Degradation of rock under marine conditions can be ascribed to three general mechanisms; spalling, abrasion and large scale, catastrophic fracture. The physical disaggregation of a rock fabric can be assessed in terms of the forces of ‘attack’, such as salt crystallization pressure and rock impact forces, acting against the coherence of the rock fabric.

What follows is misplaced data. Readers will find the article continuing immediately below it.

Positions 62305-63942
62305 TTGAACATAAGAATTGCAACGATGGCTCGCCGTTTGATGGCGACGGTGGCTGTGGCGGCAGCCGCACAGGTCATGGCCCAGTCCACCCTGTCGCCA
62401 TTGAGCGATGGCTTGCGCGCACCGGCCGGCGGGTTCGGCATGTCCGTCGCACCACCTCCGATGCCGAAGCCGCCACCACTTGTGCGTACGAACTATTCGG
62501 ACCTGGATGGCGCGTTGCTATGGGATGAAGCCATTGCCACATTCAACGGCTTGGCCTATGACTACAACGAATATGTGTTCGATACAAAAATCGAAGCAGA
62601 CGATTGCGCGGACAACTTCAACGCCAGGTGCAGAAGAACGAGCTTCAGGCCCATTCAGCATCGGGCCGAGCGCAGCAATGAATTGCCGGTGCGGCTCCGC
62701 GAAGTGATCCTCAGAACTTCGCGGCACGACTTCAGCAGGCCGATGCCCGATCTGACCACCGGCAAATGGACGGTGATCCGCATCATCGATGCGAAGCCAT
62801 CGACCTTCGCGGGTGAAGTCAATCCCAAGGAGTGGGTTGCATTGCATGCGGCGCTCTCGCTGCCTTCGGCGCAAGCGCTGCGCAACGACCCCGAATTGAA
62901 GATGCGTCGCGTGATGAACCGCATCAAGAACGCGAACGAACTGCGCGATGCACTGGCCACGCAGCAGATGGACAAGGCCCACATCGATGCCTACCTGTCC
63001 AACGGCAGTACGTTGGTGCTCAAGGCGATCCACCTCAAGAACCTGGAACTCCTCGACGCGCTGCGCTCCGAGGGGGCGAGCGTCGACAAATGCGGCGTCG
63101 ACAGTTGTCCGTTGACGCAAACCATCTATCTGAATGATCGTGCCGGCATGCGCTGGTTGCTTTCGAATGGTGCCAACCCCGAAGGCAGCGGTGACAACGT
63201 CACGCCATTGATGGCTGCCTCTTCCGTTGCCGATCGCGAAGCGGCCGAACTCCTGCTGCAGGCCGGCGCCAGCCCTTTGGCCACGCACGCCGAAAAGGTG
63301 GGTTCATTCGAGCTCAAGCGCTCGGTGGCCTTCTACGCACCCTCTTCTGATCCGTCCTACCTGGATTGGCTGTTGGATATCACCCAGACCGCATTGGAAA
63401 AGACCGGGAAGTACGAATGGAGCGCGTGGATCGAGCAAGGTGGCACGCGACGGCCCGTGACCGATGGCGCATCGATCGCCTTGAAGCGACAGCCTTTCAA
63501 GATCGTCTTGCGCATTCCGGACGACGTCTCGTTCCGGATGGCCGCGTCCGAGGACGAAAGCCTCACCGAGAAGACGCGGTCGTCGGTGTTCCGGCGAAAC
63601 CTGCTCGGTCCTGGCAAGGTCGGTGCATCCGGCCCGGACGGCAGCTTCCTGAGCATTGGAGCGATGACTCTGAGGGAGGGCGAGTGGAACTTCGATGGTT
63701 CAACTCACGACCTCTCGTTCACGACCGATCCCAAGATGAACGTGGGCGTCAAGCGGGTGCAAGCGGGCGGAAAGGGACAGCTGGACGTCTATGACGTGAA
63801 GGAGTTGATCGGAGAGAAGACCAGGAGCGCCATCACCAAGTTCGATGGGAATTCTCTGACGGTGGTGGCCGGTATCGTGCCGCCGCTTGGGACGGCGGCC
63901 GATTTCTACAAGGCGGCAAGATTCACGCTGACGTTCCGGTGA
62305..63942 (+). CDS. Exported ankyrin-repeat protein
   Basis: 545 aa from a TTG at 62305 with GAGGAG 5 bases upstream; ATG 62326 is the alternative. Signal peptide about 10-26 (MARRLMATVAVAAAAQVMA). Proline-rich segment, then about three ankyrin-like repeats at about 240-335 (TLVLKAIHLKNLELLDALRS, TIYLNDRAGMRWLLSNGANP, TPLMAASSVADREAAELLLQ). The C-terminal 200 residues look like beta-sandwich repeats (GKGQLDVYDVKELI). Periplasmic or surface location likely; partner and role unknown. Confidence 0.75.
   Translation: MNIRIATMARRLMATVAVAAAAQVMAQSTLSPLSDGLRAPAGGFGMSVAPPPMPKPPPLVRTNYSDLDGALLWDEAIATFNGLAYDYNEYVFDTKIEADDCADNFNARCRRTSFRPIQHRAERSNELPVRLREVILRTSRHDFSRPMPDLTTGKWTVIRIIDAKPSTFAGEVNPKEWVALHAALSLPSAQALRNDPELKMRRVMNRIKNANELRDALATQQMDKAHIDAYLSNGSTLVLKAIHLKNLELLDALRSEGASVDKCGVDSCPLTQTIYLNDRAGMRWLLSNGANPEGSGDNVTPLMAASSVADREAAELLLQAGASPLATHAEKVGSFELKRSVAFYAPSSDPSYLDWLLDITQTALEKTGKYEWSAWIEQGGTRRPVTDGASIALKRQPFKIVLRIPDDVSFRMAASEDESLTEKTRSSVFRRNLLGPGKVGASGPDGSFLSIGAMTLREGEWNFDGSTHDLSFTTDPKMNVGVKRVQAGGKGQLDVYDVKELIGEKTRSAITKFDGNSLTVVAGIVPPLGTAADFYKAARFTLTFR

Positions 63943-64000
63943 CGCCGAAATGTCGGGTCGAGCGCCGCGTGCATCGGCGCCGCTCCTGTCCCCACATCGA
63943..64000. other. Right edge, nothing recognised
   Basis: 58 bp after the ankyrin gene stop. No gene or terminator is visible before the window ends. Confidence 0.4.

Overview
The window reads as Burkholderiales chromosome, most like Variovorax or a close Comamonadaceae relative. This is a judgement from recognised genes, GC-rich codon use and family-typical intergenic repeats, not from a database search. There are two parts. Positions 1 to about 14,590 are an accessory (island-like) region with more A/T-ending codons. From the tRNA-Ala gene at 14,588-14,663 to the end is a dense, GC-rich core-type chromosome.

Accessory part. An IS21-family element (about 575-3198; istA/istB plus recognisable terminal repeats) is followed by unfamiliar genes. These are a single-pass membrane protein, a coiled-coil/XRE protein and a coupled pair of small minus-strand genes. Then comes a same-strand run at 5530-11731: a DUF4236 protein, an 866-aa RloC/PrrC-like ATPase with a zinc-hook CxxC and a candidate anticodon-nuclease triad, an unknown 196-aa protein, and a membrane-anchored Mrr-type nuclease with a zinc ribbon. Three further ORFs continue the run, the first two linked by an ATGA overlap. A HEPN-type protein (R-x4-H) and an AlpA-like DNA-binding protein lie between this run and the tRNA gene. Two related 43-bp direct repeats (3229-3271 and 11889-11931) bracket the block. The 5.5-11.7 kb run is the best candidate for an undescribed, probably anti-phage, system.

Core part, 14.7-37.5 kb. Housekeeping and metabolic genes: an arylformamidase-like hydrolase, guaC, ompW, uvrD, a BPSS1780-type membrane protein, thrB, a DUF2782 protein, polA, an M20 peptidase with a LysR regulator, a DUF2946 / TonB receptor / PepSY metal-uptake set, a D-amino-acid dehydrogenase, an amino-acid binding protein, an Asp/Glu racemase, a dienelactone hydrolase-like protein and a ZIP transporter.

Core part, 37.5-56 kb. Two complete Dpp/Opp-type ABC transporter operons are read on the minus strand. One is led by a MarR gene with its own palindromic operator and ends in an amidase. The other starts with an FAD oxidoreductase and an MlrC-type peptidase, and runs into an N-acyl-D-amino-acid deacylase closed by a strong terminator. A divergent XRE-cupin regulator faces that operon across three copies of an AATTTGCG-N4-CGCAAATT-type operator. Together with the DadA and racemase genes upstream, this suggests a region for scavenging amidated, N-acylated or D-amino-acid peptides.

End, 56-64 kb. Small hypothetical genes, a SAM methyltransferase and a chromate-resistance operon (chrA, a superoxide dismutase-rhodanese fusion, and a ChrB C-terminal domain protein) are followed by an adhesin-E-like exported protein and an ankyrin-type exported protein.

This coherence (and hence durability) is examined in terms of fracture toughness (K1C) and the Griffith fracture criteria for brittle solids which relate the maximum length of discontinuities present in a rock to its tensile strength. The relationship of tensile to compressive strength is reviewed and their relative merits are discussed. The use of standard engineering tests in the assessment of potential rock durability is also examined.